Make sure you cover the prepared dough with plastic so it doesn't dry out. Finish rolling and layering all of the dough.
⏲️ Cooking time
Heat a tawa, or cast iron skillet over medium heat. Add a teaspoon or so of butter and spread it around the pan. With a rolling pin, roll the prepared dough flat. It's ok that the layers are getting flattened. They will be perfect!
Once the pan is hot and the butter is sizzling, add 1 or 2 rolled flatbreads into the pan. It should sear and begin to bubble slightly. Let it cook in the pan for about 1 minute and it begins to turn golden brown.
Brush the uncooked side of the flatbread dough with melted butter or ghee and flip it over. Allow it to cook for another minute until it gets brown spots on the underside of the parottas.
Remove from the pan and repeat with the rest of the paratha dough.
Serve immediately while still hot for best results.
You will enjoy parotta bread the most if you serve it warm and pair it with something saucy and spicy like with this recipe for Indian Butter Chicken (my kids favorite). This would also go really well with this chicken shawarma bowl or also with Mujadarra.
When it comes to how to make parotta at home, really the only equipment you need is a tawa (which is basically a flat pan). You can easily use a smooth cast iron pan or a comal instead! I also use a KitchenAid to do the kneading for me.
This recipe is best served immediately. If you do have any leftover, you can put it in the plastic bag and it can sit at room temperature for up to 2 days. Reheat either in the pan or I found it best to reheat it in an air fryer.
Can I freeze paratha bread?
Paratha bread can be frozen after you have fully cooked it. Make sure it is cooled down completely, wrap in plastic wrap and store in an airtight container in the freezer for up to 2 months. Reheat in a pan with butter, or in an air fryer.
💭 Top tip
The thinner you get the dough the better! Even if you puncture a few holes in it (which I do quite a bit), it won't matter since your bread dough is layered. It's better if you err on the side of thin dough, rather than it being too thick.
Thin dough is the key to how to make paratha soft and flaky!
Check out these other popular recipes from A Pinch Of Adventure!
- Burrata Bruschetta
- Lebanese Chicken Shawarma: The Best Authentic Shawarma Recipe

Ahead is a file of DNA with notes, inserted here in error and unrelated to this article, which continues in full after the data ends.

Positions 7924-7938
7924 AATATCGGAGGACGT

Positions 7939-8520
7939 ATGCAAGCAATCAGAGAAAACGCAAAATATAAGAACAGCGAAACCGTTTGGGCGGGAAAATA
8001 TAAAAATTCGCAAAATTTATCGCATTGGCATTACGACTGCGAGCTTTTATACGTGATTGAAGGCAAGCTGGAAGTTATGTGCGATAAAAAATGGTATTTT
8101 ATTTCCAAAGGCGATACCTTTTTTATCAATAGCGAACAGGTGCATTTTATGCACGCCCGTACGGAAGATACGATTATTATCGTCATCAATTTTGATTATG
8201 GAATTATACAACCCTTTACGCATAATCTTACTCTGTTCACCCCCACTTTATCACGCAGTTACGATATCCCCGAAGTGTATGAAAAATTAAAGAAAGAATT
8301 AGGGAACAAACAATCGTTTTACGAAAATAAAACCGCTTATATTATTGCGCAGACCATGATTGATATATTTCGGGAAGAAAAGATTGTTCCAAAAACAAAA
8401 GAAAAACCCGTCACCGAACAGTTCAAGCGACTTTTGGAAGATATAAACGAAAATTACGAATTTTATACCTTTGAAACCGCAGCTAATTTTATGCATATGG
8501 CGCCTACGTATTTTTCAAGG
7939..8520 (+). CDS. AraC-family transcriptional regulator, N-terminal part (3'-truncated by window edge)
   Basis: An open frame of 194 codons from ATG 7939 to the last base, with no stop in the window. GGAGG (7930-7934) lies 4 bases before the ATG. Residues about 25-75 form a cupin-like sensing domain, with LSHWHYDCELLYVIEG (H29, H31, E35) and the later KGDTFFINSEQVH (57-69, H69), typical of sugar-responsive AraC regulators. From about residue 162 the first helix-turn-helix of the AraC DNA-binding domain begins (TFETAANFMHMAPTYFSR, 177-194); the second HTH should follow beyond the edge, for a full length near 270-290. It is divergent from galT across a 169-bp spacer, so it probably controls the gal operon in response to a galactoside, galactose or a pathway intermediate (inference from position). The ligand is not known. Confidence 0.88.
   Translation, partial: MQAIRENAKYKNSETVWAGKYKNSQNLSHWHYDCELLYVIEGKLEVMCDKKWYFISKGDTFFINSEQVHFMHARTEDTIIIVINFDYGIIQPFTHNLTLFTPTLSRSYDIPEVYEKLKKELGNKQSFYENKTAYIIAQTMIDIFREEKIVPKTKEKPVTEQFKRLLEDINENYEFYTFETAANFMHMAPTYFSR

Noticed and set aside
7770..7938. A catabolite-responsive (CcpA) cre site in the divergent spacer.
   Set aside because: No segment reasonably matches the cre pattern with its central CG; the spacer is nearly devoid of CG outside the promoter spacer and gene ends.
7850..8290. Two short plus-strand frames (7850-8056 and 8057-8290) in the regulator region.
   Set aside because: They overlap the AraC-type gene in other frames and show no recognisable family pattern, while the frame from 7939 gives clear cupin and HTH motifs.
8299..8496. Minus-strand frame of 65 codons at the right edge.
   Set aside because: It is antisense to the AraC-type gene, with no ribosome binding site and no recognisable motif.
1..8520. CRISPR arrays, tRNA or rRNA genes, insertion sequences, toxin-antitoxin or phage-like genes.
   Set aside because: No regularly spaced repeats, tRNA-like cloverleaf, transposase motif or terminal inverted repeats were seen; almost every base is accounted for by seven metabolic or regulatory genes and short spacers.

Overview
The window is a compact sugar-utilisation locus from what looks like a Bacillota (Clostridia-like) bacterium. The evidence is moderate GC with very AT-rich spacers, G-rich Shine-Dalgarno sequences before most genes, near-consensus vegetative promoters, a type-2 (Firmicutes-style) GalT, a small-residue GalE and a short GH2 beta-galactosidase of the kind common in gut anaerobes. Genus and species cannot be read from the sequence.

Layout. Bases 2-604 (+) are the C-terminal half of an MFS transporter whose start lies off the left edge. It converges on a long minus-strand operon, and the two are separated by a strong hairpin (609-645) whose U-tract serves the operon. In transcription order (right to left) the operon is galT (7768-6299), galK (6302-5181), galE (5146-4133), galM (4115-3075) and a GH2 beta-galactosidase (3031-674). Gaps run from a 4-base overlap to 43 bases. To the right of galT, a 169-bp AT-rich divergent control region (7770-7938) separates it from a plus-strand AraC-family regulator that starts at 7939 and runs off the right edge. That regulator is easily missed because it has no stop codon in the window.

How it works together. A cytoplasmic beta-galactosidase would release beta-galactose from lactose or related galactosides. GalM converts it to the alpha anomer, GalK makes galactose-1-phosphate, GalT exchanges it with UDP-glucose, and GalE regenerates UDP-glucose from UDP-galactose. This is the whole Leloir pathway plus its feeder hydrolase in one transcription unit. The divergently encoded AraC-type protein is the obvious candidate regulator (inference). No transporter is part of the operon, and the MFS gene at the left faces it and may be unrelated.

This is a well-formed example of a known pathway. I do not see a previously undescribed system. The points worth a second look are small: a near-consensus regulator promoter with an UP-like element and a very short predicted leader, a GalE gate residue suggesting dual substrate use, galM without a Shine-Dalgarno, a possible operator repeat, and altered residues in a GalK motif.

- Toum (Lebanese Garlic Sauce)
- Lemon Berry Mascarpone Cake
- Baklawa - The Best Lebanese Baklava Recipe
- Mediterranean Couscous Recipe
- Freekeh with Chicken
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Indian Flatbread Recipe- Parotta Bread
- 4 cups all-purpose flour or maida flour
- 1 ½ teaspoons salt
- 1 + 4 tablespoons butter or ghee separated
- 1 ½ cups water hot
- Place flour, salt, 1 tablespoon softened butter (or ghee) and hot water in the bowl of an electric stand mixer and knead it on low-medium speed with the dough hook attachment
- Allow it to mix for several minutes, until the dough pulls away from the sides of the bowl and it is elasctic and soft
- Cover it with plastic and let it rest for 30 minutes
- Separate the dough into 12 pieces
- Roll the dough into balls and put some softened butter or ghee on top of each ball
- With the palm of your hand, press the dough down and out from the middle, thinning it out into a paper thin rectangle. It's ok if it gets a few holes. Add more butter or ghee if its hard to stretch it out thin *see pics in post
- Along the length of the dough, fold a one inch piece at the top and the bottom. Fold again until it meets in the middle. You should have a long and thin length of layered bead dough *see pics in post
- Roll the folded dough together so that it looks like a flower. This is what gives the parotta bread its buttery layers
- Heat a tawa or cast iron skillet over medium heat. Melt more butter in the pan
- When the pan is hot, roll out 1-2 dough flowers until thin and place them in the hot buttered pan. Cook the bread on one side until it begins to bubble and turn golden brown.
- Brush the uncooked side of the bread with butter before flipping. Flip the bread an cook on the other side for about 1 minute
- Brown spots should begin to form on the bread. Flip it once more so that it gets browned on both sides. Remove from pan and serve warm